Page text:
[custom_frame_left][/custom_frame_left]It took my parents a long time to embrace technology. I think my mom finally understands Facebook and they can now navigate the Internet without too much help. And after months of phone calls to my brother and me, they’ve finally mastered their smart phones.
Now that they’ve accepted modern day technology, my mom has fully embraced the email forwarding phenomenon. I’m constantly getting emails about heart attack detection, protecting yourself from attacks at gas stations, detecting cancer, and everything else you can imagine.
To be honest, most of the time I skim them, then delete them. I haven’t yet convinced her to accept the fact that not all of that information is accurate so I just take it for what it’s worth and move on.
But last week she sent me something that I thought was interesting. It was a warning about using your credit card in restaurants and other retail establishments. I knew, of course, about protecting yourself from identity theft online, but I had never really considered it dangerous to use a credit or debit card away from my computer. The email outlined some very interesting and innovative ways that restaurant employees are stealing credit and debit card information from customers.
I did some research and while I couldn’t verify everything in the email, I did find that some of these scams have been documented and are actually happening. Here is a list of some of the most common ways thieves are able to access your credit or debit card information when you make purchases at a restaurant or retail store:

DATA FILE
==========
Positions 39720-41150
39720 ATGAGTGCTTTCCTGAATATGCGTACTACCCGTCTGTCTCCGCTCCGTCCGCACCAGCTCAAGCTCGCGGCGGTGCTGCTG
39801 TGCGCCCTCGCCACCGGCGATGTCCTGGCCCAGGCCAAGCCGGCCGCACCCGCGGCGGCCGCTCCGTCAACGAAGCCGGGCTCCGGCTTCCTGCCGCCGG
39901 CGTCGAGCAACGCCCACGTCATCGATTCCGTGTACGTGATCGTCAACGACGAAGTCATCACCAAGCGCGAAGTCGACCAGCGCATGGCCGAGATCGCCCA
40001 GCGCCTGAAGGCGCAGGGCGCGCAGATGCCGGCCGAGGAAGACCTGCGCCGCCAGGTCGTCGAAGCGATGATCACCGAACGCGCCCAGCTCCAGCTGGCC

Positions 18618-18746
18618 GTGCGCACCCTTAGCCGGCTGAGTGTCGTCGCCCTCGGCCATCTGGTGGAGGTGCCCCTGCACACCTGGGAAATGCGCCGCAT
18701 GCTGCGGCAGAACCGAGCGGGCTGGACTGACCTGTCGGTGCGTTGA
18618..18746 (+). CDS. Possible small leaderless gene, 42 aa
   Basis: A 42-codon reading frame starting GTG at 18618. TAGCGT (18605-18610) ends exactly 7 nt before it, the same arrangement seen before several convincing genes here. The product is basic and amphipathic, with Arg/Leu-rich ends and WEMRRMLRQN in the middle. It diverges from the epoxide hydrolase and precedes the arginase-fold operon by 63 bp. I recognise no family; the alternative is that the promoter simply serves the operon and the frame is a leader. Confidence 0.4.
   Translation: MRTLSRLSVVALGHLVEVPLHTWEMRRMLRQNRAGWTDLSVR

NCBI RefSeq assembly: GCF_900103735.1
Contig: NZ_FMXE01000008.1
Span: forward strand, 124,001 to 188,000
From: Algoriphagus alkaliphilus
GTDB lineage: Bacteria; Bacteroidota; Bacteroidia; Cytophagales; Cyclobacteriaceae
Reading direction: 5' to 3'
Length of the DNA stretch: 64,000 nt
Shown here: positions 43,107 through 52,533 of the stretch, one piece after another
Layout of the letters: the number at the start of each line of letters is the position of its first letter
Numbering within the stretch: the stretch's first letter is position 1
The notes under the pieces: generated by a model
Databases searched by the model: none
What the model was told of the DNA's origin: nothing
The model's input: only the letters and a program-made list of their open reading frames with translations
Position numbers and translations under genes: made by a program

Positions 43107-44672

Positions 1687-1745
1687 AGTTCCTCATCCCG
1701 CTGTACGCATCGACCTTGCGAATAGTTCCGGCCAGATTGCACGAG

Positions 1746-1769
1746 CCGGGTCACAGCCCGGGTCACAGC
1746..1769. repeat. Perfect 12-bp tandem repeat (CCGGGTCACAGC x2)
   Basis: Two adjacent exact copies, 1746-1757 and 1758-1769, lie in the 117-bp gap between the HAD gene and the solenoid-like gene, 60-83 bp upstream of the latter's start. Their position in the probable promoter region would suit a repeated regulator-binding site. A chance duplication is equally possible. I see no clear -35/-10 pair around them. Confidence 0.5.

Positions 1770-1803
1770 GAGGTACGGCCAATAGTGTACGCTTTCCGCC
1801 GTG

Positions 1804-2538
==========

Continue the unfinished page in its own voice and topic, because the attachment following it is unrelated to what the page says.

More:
Skimmers – Skimmers are small devices that look just like a regular credit card reader. When a card is swiped through a skimmer, it takes all of your account information which the thieves can then use to make purchases. They’re small enough that workers can swipe your card for your actual purchase, and then quickly swipe it through the skimmer. Unless you were watching closely, you would probably never even notice the second swipe.
Cell Phones – Sometimes workers can do something as simple as snap a picture of your credit card and then use the information later. A more technologically savvy thief can use Bluetooth technology that works just like a skimmer. As your card is swiped for your actual purchase, the Bluetooth program is pulling out all of your information and downloading it onto the thief’s phone.
Hacking – Many restaurants and small retail stores don’t have sophisticated security measures in place to protect customers’ credit card information. A capable hacker could hack the system, gaining access to thousands of credit and debit card numbers.
Receipts – Some establishments may print out your credit card information on your receipt. If you leave the extra copies there, workers can easily pocket them and have access to your account information.
So how do you protect yourself? With these scams, you continue to have the card in your possession, so you would probably not even be aware that someone had your information. Experts say that checking your bank and credit card statements frequently – multiple times a week – is the best way to protect yourself. It’s the only way you’ll know if purchases are being made by someone else. If you wait until your monthly statement is available a thief could rack up thousands of dollars on your card.
Some additional tips include taking all copies of your receipt with you and if your entire account number is on the receipt you have to leave with the merchant, cross out all numbers but the last four. Finally, if possible, watch as your transaction is processed to make sure your card isn’t run through a skimmer.